What you write is at odds with decades of common practice.
People have been shooting medium format and large format because for landscape work the higher resolution provided creates an print which even in smaller sizes allows the viewer a greater insight into the substance and texture of the scene.
Even if you've never seen such a print directly yourself, just look at a well produced book of landscape images by someone who has shot 4X5" or larger. Ansel Adams as but one example, simply because his books are ubiquitous. Even in an A4 sized offset reproduction the superior image quality can be seen.
Sorry, but the quest for higher pixel count is simply a desire on the part of some photographers to try and achieve with digital what they used to achieve with medium and large format. And now with cameras and backs of 22Mp and higher it is at last possible.
The debate of "the camera vs the photographer" is tiresome at best. Skilled artists in all pursuits like to use the best tools because they remove barriers to expression and limitations on performance. Why do you think concert musicians buy the best instruments, top golfers the best clubs, etc, etc.
You missed the last line of my post, didn't you?
I fully understand the value of higher pixel count for larger print sizes, but the ability to print large is IMHO not the most important criteria in determining the quality of a landscape image.
Pushing the point further, I feel that the current trend to over-emphasize this resolution factor is playing again the long fought battle of photography for recognition as an art form. Let me explain...
On the plus side, very large print have a WOW factor to them that helps hanging them in an art gallery or museum.
On the negative side, it seems rather obvious that the current trend favours very expensive high end devices that many talented landscape photographers will not have access to. Right now, we are still at the level of 4*5 resolutionwise. Fine art photographers can still compete at a high, but reasonnable cost. Extrapolating based on the current pace of technological progress though, it doesn't take much to figure out that within 5 years the entry barreer for "top level landscape photography" will be too high for many to afford... IF "top level landscape photography" is defined by the usage of the most expensive digital capturing devices.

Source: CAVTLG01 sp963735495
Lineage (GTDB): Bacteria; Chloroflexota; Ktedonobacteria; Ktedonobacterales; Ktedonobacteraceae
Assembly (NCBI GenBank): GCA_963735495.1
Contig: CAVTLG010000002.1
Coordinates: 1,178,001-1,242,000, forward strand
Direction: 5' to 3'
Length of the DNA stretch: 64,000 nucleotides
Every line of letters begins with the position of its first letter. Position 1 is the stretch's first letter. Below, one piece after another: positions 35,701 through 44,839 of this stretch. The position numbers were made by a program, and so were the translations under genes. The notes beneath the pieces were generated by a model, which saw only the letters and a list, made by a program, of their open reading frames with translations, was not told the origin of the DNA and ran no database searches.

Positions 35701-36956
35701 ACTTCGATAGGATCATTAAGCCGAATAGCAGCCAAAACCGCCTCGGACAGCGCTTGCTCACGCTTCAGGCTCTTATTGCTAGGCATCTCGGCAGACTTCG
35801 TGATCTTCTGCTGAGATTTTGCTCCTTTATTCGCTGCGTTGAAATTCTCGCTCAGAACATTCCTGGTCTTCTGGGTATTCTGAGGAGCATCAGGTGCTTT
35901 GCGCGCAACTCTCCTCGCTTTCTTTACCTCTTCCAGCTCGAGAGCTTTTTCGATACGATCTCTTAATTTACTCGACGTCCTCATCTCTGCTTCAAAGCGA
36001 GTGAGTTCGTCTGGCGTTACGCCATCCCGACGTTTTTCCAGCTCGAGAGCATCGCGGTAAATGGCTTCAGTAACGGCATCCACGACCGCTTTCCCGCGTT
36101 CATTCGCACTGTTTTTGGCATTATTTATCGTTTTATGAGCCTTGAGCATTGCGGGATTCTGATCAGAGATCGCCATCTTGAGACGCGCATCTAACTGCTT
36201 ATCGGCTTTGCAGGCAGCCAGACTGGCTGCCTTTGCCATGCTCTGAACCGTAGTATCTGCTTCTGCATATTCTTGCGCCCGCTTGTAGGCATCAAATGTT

I just don't think that this is the way to go. An art form whose practise and value is determined centrally by the ability to compete economically stops to be an art form IMHO.
By the way, I find the resolution displayed in at least some of these Ansel Adams 8x10 images to be rather un-impressive compared to what even a 1ds2/D2x can do. This does actually even show in the "Ansel Adams at 100" monography of which I happen to own a copy. If I am not mistaken, this book is considered by many as being the best currently in print.
Now, I am aware that the grain would probably handle better very large prints that the pixels of a DSLR, but that still wouldn't change the fact that the DSLR image does IMHO probably contain more information (again in some of his images).
IMHO, the bottom line is that:
- His images are amazing subject, light and composition wise.
- His prints are amazing tone wise.
- But I don't find them amazing resolution wise.
Yet they are master pieces, which IMHO tends to support my statements more than counter them.
Would he have used an A75 or P45 if he were still alive today? Maybe he would have but it wouldn't have made his images significantly better IMHO.